Bolshie Brits in History

This is an article by Boyd Tonkin in the i paper last week, titled ‘Ballsy Britain is the envy of the world’

In 1782 Wolfgang Amadeus Mozart scored his first big hit as a writer of comic opera. In fact, with its spoken dialogue punctured by formal numbers, Die Entfuerhrung aus dem Serail is more of what we call a musical. It has, in addition to its corny Orientalist plot a plum supporting role in the shape of the heroine’s maidservant Blonde.

Feisty, witty, mischievous, Blonde refuses to be shackled by any master or husband whatever their religion. “Girls are bot goods that can be given away as presents… I am an Englishwoman, born to be fee and defy anyone who would attempt to coerce me!” Before the temporary swerve fo he Victorian era, and its often-exaggerated reputation for prudishness polite Continental society had firm ideas about the English – and especially their womenfolk. Rough, vulgar, boozy even barbarous, they nonetheless enjoyed – and exploited – a degree of freedom that either thrilled or horrified cross-Channel observers. In this nation of slatterns and trollops, even the conduct of gentlewomen showed alarming latitude. In his terrific book The English and their History, Robert Tombs reports that compared with 18th century Italy or France, “in England women were more independently active in social and cultural life – so at least was the usual shocked opinion of foreign visitors.”

In the long view of history, during the past few decades the English have reverted to traditional type for many of their neighbours Victorian rectitude vanished long ago. In its stead returned the raucous, drunken wild tribe that travellers in the 17th and 18th centuries either deplored or praised. This bad-taste Britain (to be fair, only England generally fits the description) has had a splendid week.

Sacha Baron Cohen has launched his new film Grimsby with its Hogarthian depiction of he Lincolnshire fishing port as a sump of squalor inhabited by gurning, grotesque inebriates ad hooligans. Over in Paris, meanwhile, the actress Kristin Scott Thomas chose to play the role of a bewigged saloniere from the age of Louis XVI when she scorned the calamities of the British female on both the fashion – and implicitly – the moral front. “French women would never get drunk on a Saturday night in a miniskirt in November.” In London, publishers can still hope to make a small fortune with books that tell you why French women don’t get fat, why French children never misbehave and how a night out in France invariably consists of a small, refined apertif followed by a Michelin starred meal. Evidence plays no part in the rules, so your slightly befuddled memories of that weekend in Marseille don’t apply.

Rich but raucous, the English began to exult in their reputation for rule-busting crudity and savagery. Continental malcontents who chafed against the formality and finesse of their own elite culture could celebrate English wildness as the apogee of freedom. For every Scott Thomas, dismayed by a fake high-street tan, France and many other countries bred a romantic Anglophile who looked across the Channel to find heroes of unfettered creativity. The Shakespeare-worshipping composer Hector Berlioz fell in love with and married Harriet Smithson (Irish born bt of English parentage) after he saw her play Ophelia in Paris. From Lord Byron to David Bowie, many English icons of a pan-European culture have taken the expat path. Bur they remained products of a country often thought to exhibit a blatant disregard for the civilised niceties of social life. Geopolitics alone will not explain English exceptionalism. Foreign accusations of blunt manners and lousy taste, often customised into badges of distinction have helped it cascade down the centuries.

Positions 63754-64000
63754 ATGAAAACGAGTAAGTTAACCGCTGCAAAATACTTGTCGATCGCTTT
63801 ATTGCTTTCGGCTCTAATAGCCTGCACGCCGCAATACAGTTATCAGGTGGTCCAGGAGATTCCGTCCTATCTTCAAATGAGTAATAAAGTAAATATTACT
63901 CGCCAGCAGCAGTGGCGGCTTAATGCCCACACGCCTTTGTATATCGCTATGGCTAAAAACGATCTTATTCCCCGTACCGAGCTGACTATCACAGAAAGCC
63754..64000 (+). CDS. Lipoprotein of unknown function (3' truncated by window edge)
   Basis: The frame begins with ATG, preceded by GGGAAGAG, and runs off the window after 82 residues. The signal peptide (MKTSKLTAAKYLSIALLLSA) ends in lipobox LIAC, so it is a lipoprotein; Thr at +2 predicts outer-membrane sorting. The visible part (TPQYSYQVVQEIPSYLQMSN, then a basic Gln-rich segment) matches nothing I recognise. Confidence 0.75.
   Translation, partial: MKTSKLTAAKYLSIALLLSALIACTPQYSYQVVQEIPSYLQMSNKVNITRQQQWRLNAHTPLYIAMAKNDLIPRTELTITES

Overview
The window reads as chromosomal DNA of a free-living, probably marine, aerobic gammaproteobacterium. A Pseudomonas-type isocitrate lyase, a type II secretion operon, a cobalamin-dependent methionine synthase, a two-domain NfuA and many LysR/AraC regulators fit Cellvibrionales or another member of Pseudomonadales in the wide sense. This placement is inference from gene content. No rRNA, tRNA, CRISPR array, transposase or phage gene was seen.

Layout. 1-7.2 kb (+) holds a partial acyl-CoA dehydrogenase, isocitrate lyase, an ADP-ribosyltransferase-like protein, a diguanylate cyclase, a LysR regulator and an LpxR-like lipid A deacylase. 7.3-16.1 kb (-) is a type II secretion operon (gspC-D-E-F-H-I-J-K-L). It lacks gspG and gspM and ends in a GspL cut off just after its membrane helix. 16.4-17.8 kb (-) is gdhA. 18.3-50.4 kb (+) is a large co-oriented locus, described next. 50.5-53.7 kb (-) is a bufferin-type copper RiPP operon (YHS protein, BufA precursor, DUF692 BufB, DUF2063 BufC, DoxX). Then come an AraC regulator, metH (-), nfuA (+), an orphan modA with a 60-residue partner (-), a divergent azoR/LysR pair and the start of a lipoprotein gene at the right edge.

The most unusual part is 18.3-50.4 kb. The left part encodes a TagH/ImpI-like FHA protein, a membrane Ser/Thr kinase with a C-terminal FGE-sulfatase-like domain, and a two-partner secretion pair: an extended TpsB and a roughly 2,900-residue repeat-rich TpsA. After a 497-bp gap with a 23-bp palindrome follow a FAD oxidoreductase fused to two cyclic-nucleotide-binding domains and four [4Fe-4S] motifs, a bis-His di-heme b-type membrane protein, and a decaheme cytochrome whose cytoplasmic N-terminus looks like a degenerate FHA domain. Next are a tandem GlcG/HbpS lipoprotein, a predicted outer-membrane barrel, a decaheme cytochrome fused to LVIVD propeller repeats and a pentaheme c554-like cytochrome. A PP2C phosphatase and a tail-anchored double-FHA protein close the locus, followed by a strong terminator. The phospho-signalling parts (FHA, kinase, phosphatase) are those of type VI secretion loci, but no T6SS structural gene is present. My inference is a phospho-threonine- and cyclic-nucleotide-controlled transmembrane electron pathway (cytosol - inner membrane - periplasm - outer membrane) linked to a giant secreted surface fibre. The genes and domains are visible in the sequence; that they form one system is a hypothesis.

This Byron-to-Bowie notion of a country that breeds freedom-minded pioneers is the upside of the story that shows Bad-Taste Britain as the indigenous habitat of the chav and slob, the yob and the oik. Of course these phantom battles fought among spectres and symbols may have the slenderest of links to material conditions. For peoples colonised and plundered by the British or the French in their imperial pomp, cross-Channel spats about fashion or food would surely epitomise Freud’s idea of “the narcissism of small differences”. Still, the shadow domain of stereotypes did, and does, have real-world effects. Those teenage punks that you may still encounter from Galicia to Greece looked to Britain, or rather their fantasy of it, when they chose to party like it’s 1979.

Subcultural seedbeds probably need to stay rough around the edges. We should worry if snooty leading ladies stop sneering at their plebeian compatriots or gross-out comedians no longer consider North Sea ports as the automatic butts of mirth For decades, the anxiously Francophile middle classes have lectured us that Britain would improve if Bristol resembled Bordeaux. All should stay true to themselves. In a world where cultural branding secures competitive advantage, distinctiveness attracts.

I’m intrigued by this as it seems to fit in with my  research on wife selling – the notion that the English have long been free thinking and at times out of control. I’m also intrigued as to how this fits with the English passion for good manners. I suspect the two bounce off each other. The presence of the anarchists created the need for manners.

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